“I didn’t want something big to take home to my normal life. I want a trip like the Northern Forest Canoe Trail to be my normal life.”
Thomas Hall is a recently retired Canadian national team athlete and a 2008 Olympic bronze medalist in sprint canoe (C1 1000m). His experience with canoeing stretches over 20 years. He began paddling on family canoe trips, and, inspired by his mother (a sprint paddler) and the success his sister enjoyed at the 1993 Canada Games in sprint kayak, Thomas decided to try sprint canoeing. At 15, he followed in his sister’s footsteps, winning gold and silver at the Canada Games. Thomas then set his sights on Junior Worlds, where he surprised many, including himself, by winning gold.
By: Thomas Hall I thought I would begin this series of tips by sharing my secrets for dealing with one of the fundamental, and insanely frustrating, features of skill development: the plateau. The plateau is something I wrestled with throughout my athletic career. In trying to master the vagaries of the sprint canoe stroke, I […]
Though I’ll be using paddling specific examples, which shouldn’t be a problem for readers of Canoekayak.com, the tips and tricks discussed will be applicable to almost any activity. For example, the first in this series is the concept of rest. Rest is often seen as just a reward for a hard days work, when in reality, it’s an essential part of skill acquisition.
When I first started going on these trips, it was a matter of what gear I could make, scrounge, borrow, substitute or do without. Now my dilemma is more often picking from several different models of pot sets or sleeping mats that are in my basement. I thought that I’d share my top 10 pieces of gear (in no particular order) that I would take on a whitewater canoe trip to say the Hood, Nahanni or Bonnet Plume Rivers in the Canadian Arctic.
After rolling, boofing may be the most sought-after skill for whitewater paddlers. Nailing the boof means getting some air, clearing the hole at the bottom and hitting that perfect landing without compromising the spine.
There are a lot of pieces to the boof and many nuances to keep in mind. We have compiled all the tips and tricks we know on how, when and where to the boof.
For the last decade, the Alseseca has been garnering attention from big-name kayakers around the world. Its seemingly endless miles of classic rapids, famous drops such as Silencia and the Tomatas and numerous sections make the Alseseca the river paddlers love to run and filmmakers love to shoot. This Monday, April 8, Five2Nine released its final episode of Currents, offering a different angle to Mexico’s jewel river.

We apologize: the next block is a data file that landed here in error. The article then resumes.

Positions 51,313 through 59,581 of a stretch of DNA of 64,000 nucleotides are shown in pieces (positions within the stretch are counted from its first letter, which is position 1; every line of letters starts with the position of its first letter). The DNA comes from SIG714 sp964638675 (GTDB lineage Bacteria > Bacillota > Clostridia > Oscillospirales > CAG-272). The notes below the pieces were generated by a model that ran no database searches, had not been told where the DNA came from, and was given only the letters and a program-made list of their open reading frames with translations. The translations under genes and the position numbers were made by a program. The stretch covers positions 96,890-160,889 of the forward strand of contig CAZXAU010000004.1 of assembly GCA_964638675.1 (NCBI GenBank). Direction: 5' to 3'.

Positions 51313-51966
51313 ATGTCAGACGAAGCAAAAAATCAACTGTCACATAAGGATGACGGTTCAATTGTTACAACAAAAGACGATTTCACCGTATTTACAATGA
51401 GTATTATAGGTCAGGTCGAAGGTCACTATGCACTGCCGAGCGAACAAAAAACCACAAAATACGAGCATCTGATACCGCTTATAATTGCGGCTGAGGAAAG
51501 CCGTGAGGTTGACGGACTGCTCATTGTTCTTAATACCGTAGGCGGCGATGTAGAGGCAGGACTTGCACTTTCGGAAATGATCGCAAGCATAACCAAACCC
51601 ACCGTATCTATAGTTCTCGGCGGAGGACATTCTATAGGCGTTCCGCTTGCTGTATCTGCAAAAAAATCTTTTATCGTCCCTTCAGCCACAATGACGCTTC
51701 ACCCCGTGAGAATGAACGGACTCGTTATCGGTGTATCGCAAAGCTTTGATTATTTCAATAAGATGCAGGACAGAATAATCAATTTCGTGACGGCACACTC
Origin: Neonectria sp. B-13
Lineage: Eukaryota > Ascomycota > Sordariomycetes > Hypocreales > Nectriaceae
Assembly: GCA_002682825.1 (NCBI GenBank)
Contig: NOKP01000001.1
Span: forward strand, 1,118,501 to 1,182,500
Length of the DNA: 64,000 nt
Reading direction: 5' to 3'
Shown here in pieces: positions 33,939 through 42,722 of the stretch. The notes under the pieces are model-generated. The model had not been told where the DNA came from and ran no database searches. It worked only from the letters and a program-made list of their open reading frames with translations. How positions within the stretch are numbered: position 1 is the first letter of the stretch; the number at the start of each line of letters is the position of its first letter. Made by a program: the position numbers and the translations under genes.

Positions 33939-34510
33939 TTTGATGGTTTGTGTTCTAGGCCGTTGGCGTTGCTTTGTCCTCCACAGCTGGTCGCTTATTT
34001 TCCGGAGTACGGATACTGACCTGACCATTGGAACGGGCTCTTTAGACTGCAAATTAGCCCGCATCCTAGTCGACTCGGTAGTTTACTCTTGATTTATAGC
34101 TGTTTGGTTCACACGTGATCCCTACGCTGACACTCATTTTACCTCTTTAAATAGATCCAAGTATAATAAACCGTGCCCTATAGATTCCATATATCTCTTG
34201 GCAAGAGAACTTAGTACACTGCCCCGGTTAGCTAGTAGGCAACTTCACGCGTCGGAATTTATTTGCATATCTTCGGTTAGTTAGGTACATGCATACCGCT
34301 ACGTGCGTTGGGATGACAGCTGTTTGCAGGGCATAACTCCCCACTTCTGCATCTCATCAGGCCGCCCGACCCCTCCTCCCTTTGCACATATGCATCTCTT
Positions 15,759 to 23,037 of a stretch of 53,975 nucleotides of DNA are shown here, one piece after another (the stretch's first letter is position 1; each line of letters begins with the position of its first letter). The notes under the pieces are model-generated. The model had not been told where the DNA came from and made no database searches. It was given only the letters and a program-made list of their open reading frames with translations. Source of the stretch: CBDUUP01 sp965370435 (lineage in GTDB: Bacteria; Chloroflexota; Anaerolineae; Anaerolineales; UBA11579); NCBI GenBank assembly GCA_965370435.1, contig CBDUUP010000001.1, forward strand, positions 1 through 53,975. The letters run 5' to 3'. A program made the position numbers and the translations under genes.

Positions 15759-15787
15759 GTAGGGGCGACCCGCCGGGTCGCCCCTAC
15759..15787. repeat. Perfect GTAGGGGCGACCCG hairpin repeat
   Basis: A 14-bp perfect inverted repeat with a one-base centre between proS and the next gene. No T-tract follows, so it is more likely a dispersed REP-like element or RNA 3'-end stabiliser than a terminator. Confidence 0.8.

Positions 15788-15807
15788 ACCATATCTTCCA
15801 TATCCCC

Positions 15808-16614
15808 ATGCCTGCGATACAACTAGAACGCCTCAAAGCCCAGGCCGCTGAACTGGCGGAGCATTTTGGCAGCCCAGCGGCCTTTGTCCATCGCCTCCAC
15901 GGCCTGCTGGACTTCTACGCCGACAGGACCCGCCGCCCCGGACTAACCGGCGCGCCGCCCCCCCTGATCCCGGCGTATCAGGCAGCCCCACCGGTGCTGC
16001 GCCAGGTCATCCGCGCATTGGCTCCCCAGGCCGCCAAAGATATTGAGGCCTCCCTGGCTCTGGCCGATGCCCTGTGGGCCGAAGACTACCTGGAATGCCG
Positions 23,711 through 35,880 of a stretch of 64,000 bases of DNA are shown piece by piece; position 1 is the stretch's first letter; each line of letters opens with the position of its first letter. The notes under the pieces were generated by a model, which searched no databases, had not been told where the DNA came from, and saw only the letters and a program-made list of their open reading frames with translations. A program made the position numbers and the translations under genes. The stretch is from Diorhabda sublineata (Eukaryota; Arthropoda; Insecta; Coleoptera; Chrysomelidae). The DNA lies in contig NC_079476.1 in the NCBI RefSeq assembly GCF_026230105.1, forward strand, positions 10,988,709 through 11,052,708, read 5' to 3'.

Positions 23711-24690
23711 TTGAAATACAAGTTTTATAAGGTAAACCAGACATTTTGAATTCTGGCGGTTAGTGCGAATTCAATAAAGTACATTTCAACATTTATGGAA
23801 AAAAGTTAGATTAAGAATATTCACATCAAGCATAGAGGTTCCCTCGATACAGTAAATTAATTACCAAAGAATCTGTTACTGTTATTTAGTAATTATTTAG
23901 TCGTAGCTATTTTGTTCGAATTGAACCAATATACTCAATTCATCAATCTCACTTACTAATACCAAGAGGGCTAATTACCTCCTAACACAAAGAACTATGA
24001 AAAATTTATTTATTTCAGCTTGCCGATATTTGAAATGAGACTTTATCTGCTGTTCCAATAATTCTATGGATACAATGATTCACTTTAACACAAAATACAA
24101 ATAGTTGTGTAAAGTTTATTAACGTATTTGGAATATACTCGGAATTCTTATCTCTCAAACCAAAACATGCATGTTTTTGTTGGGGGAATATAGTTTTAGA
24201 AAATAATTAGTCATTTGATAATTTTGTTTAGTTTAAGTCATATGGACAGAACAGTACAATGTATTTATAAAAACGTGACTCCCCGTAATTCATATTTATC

This is the seventh (and final) trailer from Shasta Boyz Productions’ new film, Slippery When Wet. Each trailer features an athlete from the film and provides a little insight into each character’s lifestyle. The sequel to Wet Dreams, this film from Shon Bollock features segments from the United States, Mexico, Hawaii, and Japan, and offers […]
In February 2013, Liquidlogic and Native Watercraft celebrated the opening of their new factory in Fletcher, N.C. For Liquidlogic founders Woody Callaway, Shane Benedict and Bryon Phillips the move was the culmination of a 12-year-old dream. The company that started small and worked to keep its family-style work structure finally came home.
Last month, some of the world’s best kayak surfers competed in the 27th annual Santa Cruz Paddlefest. Their stunts and tricks on the legendary break awed spectators and made for some awesome photography. The C&K staff picked their favorite photos to showcase in a flipbook.
We recently caught up with Marty Perry of the Vancouver-based Hurricane Riders crew to find out more about its new four-part series titled, The push. Our questions for Marty: What was the impetus for the series, where did you shoot it, and what exactly is involved in a new ‘recruit’ earning their THR stripes? Multiple wave beatdown? Also, after seeing the first two installments below, when will there be more?
Last Saturday, a dozen local Tennessee paddlers gathered under blue skies and warm weather to compete in one of the Cumberland Plateau’s jewel rivers, the Big South Fork. The race concluded the Plateau Creek Race Series, which was started to introduce new paddlers to the sport of creek racing in the Southeast.
Following 325 miles of pristine Maine coast, the Maine Island Trail, created in 1993 and passing directly through Acadia National Park near Penobscot, was the first water trail created in the U.S. For good reason. It offers paddlers a chance to explore portions of the state’s 3,478 miles of coastline and islands, with pre-established launch points and campsites in protected bays. And the crowning feature of the trail, or lobster claw, if you will, is Acadia near the sea kayak Mecca of Bar Harbor.